I am trying to optimize the way my package SymbolicRegression.jl (the pure-Julia version of PySR) calls user-passed operators.

The user passes a list of operators like so:

```
SymbolicRegression.Options(
binary_operators=[plus, mult])
```

Inside this package, an equation is stored as a binary tree. Each node in the tree has an index which corresponds to an operator. For example, a node in the tree with index=1 implies the `plus`

operator, and index=2 implies the `mult`

operator (in this case).

Without going into too many details, I evaluate operators on some data by calling a function and passing the index of the operator.

This function looks like this:

```
@inline function BINOP!(x::Array{Float32, 1}, y::Array{Float32, 1}, i::Int, clen::Int, options::Options)
op = options.binops[i]
@inbounds @simd for j=1:clen
x[j] = op(x[j], y[j])
end
end
```

So, it selects the corresponding operator from the user-defined list, and then calls it.

However, this way of selecting operators seems to be inefficient compared to a having a pre-defined function like so:

```
@inline function BINOP!(x::Array{Float32, 1}, y::Array{Float32, 1}, i::Int, clen::Int)
if i == 1
@inbounds @simd for j=1:clen
x[j] = plus(x[j], y[j])
end
else
@inbounds @simd for j=1:clen
x[j] = mult(x[j], y[j])
end
end
end
```

Something about having the operators fixed inside the function which branches over them in an if statement seems to make the compiler happy, and this way of doing it gets a speedup. (note: the `Options`

argument is a immutable struct; so that argument should be fixed for all of the computation)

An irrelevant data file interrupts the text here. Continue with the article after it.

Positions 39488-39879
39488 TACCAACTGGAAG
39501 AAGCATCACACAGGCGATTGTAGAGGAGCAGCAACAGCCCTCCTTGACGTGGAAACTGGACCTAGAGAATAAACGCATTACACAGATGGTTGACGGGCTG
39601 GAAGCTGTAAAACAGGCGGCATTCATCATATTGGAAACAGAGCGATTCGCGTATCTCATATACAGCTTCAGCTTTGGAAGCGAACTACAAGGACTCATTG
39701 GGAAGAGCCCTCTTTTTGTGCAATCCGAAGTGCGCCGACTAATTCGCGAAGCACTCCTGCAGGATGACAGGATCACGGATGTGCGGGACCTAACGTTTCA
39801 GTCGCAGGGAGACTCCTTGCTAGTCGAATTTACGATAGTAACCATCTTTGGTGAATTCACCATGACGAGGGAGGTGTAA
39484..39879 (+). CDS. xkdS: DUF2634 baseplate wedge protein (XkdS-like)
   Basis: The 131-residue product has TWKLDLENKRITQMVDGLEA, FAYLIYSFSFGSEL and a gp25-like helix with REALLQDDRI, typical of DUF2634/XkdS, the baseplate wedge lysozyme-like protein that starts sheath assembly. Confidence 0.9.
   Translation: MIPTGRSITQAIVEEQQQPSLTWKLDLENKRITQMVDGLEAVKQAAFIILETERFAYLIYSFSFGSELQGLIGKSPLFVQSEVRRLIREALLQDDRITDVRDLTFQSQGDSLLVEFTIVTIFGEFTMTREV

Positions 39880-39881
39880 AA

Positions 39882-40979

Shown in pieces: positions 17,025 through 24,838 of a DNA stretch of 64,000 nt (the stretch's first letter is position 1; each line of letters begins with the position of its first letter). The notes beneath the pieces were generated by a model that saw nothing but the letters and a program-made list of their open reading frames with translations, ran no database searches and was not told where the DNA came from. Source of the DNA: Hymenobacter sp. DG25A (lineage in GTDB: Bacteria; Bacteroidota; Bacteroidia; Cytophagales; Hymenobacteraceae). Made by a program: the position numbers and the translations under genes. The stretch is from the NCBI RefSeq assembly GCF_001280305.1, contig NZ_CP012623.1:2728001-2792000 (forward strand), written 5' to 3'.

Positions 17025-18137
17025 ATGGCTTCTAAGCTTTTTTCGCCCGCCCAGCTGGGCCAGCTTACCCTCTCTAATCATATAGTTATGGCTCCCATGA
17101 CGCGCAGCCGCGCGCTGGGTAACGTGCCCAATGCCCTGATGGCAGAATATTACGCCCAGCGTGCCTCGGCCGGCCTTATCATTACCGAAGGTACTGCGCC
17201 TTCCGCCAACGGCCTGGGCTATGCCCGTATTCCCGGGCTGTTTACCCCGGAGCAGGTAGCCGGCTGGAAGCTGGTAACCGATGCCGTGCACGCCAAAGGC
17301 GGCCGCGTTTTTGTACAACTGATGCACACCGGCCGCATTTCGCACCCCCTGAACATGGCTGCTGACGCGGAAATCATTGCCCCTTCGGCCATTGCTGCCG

The Python front-end for my package meta-programs this if-statement by literally printing a string to a file, which is why this Python frontend/Julia backend seems to be faster than the pure-Julia backend.

So, I’ve tried to do the same thing in Julia but have not had luck. I am trying to meta-program this if-statement from inside Julia at runtime, since the user is free to pass any list of functions they desire.

Here is what I have so far:

```
function constructBinaryOpEvaluator(binary_operators)
if length(binary_operators) == 0
return """(x::Array{Float32, 1}, y::Array{Float32, 1}, i::Int, clen::Int) -> begin
nothing
end"""
end
for i=1:length(binary_operators)
if i == 1
branch_operators = """
if i == 1
@inbounds @simd for j=1:clen
x[j] = $(string(binary_operators[1]))(x[j], y[j])
end
"""
elseif i < length(binary_operators)
branch_operators *= """
elseif i == $i
@inbounds @simd for j=1:clen
x[j] = $(string(binary_operators[i]))(x[j], y[j])
end
"""
else
branch_operators *= """
else
@inbounds @simd for j=1:clen
x[j] = $(string(binary_operators[i]))(x[j], y[j])
end
"""
end
end
branch_operators *= """
end
"""
return """(x::Array{Float32, 1}, y::Array{Float32, 1}, i::Int, clen::Int) -> begin
$branch_operators
end"""
end
```

This returns the correct function string that I am looking for (I tried to do this with `quote...end`

but I couldn’t seem to define incomplete expressions to be concatenated). However, when I try to evaluate it as a closure function with the following code:

```
plus(x, y) = x + y
mult(x, y) = x * y
binary_operators = [plus, mult]
func_string = constructBinaryOpEvaluator(binary_operators)
func = eval(Meta.parse(func_string))
x = randn(Float32, 5)
println(x)
func(x, x, 1, 5)
println(x)
```

I get this as an error:

```
Float32[0.53156346, 0.023917956, 0.15273008, -0.33916265, 0.7506737]
ERROR: LoadError: MethodError: no method matching (::var"#1#2")(::Array{Float32,1}, ::Array{Float32,1}, ::Int64, ::Int64)
The applicable method may be too new: running in world age 27803, while current world is 27804.
Closest candidates are:
#1(::Array{Float32,1}, ::Array{Float32,1}, ::Int64, ::Int64) at none:1 (method too new to be called from this world context.)
```

So I’m not sure how to move forward - I don’t see a reason for why this *shouldn’t* work, since I’m running `eval`

on code I know should have worked if I just typed it out literally.

Any idea what to do?

Thanks,

Miles